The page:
Genesis of The Garden of Darkness


Genesis of The Garden of Darkness

The Garden of Darkness began life as a preemie. I was convinced that all my motifs and images and plot devices came to fruition the moment they touched paper. No gestation time was necessary.

In reality, the first draft of the manuscript was raw and unfinished. It lacked many things. Shape. Arc. Depth. Plot.

I called the manuscript Ashes, Ashes—and I’m still attached to that title, although, alas, another book with a similar title was published shortly thereafter, so I went from Ashes, Ashes to The Garden of Darkness. The story boasted characters with supernatural powers (none to be found in your copy of The Garden of Darkness). Everybody could do something, whether it was mind-reading or healing or having visions of the future. The manuscript was busy beyond belief. At any given moment, someone was engaged in telepathy or staunching blood with a kind of telekinesis or making heavy-handed prophesies that were guaranteed to come true because, after all, I was writing the book. I was pulling the puppet strings.

And the characters behaved like puppets. For a manuscript bursting at the seams with lively material, it was singularly dead. Just as bad (which is pretty bad), the things going on were so byzantine that it was hard to tell what was happening. And, even worse, I had lots of special effects but, like some films I could name but won’t, I had no plot.

Characters talked a lot, read each other’s minds a lot (see above), made many clever comments, did their parlor tricks, but—nothing much happened.

And all this time, I made the mistake of keeping the manuscript to myself.

Then three things happened.

  1. I sent it to a number of agents, who rejected it.
  2. I let the manuscript sit for a while, untouched.
  3. I finally allowed a friend to read the thing.

Here’s what happened next.

  1. In my arrogance, I decided that agents reject manuscripts all the time (which they do).
  2. Then I received a wake-up call. Once I had left the manuscript untouched for a while, I found, on coming back to it, that it was the very essence of bad writing. The dialogue was bright and brittle and unbelievable. The descriptions were, well, long and tedious. And I will say it again: there was no plot. In the bible, Adam and Eve saw they were naked, and they were ashamed. I saw Ashes, Ashes sans clothing, and I was ashamed too.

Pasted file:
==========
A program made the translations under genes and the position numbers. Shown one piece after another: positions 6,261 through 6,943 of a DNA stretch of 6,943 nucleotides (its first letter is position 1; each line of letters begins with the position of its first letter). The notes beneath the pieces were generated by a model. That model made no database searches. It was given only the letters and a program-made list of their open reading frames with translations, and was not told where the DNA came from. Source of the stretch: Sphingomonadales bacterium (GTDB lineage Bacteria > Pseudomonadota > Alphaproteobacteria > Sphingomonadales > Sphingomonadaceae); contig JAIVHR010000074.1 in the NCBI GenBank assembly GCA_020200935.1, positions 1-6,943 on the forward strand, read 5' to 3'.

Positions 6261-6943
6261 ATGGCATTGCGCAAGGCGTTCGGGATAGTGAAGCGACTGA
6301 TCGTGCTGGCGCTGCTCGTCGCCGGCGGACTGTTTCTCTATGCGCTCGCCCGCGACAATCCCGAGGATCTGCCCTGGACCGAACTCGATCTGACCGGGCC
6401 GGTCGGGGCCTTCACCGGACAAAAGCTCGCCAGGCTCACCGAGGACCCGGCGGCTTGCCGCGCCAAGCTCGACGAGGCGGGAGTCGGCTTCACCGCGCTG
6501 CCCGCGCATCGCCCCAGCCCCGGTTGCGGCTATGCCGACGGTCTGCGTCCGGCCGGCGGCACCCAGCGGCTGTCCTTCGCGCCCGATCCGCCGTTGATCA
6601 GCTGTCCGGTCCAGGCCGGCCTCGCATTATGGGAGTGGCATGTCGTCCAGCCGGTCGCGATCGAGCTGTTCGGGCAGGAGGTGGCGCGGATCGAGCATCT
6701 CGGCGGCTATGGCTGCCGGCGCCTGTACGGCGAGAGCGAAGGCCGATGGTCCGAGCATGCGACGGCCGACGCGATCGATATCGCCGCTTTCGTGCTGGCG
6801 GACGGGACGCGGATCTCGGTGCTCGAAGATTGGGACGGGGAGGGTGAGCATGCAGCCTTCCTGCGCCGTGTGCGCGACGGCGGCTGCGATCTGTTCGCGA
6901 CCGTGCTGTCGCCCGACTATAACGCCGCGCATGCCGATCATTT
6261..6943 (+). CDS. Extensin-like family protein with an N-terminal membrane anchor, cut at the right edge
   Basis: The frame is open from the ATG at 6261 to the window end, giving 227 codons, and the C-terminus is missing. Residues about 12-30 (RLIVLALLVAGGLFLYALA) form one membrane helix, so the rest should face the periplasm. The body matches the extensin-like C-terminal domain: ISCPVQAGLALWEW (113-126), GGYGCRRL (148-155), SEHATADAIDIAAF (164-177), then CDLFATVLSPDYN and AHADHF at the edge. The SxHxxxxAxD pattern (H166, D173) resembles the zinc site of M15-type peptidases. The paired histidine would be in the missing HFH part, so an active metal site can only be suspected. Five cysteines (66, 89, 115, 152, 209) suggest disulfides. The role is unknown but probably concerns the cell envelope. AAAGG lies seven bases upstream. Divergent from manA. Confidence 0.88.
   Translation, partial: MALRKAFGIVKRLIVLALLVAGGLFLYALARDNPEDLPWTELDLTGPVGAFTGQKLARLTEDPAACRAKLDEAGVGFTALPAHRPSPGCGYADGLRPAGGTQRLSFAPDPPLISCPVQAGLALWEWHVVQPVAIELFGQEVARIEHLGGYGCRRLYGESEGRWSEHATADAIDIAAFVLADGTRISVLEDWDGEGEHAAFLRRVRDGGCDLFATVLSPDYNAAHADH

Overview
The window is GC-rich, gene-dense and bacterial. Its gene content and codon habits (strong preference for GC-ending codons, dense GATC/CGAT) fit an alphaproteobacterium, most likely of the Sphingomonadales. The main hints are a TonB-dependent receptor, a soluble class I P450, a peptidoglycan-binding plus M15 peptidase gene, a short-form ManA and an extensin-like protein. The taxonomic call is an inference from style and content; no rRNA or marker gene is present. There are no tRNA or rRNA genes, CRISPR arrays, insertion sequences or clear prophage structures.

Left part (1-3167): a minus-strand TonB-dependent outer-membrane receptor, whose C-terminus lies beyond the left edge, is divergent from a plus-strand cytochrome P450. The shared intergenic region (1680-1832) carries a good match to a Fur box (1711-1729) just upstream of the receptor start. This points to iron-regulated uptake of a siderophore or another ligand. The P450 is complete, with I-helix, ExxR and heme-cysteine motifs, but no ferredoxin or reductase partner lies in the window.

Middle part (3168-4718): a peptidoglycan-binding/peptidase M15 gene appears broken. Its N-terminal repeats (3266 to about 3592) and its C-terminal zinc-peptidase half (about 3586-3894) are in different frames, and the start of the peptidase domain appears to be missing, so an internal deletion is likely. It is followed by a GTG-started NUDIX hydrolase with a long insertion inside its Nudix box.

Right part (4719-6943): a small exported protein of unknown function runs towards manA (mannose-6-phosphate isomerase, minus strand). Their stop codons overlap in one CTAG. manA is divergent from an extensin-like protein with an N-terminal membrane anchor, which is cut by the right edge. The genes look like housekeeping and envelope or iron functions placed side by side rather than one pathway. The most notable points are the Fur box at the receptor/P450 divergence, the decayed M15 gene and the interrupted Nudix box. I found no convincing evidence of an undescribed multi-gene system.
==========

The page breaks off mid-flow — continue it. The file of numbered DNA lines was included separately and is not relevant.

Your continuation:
3. Remember that I finally allowed a friend to read the manuscript? She could see how bad it was, but she didn’t believe in constructive criticism. We still send cards on New Year’s.

So I rewrote the whole thing, and I sent it to Writers House, where an agent rejected it. But this agent had an assistant named Alec Shane (thank you, Alec) who saw potential in Ashes, Ashes, acted as a superb reader and critic, and, as I rewrote the manuscript more than several times, lent full support. He critiqued, I rewrote.

And yet…

And then…


I went to Paris for a year where Ashes, Ashes was finally born, full term, with a new name: The Garden of Darkness.

And then THE DAY arrived.

I will never forget being in Provence, France, standing outside the Coliseum in Arles on a windy day and trying to catch what my agent, the wonderful Richard Curtis, was saying on my husband’s cell phone. I finally understood that he had sold my book! But to whom? The wind was blowing at gale force. Reception was terrible. I thought Richard had said “Polaris,” which sounded like a place that makes submarines, but I found later he had said “Solaris,” a UK publisher with the Ravenstone imprint (whose books are distributed by Simon and Schuster in the United States).

Solaris (which is Rebellion, which is Ravenstone) took my book.

And when I went to visit Jonathan Oliver, my editor, in Oxford, UK, he took me to lunch at a pub. Thank you, Jon.

  1. And that’s how I took five years to write a book.
  2. And that how, in one year in Paris, I wrote a book and found an agent who sold it.

Take your pick.

I know I’m skipping over the how-I-found-an-agent part, just as I’m skipping the long section where my manuscript, somewhere on the journey from Paris to New York, was lost. And what I did then.

Stories for another day.

Happy writing.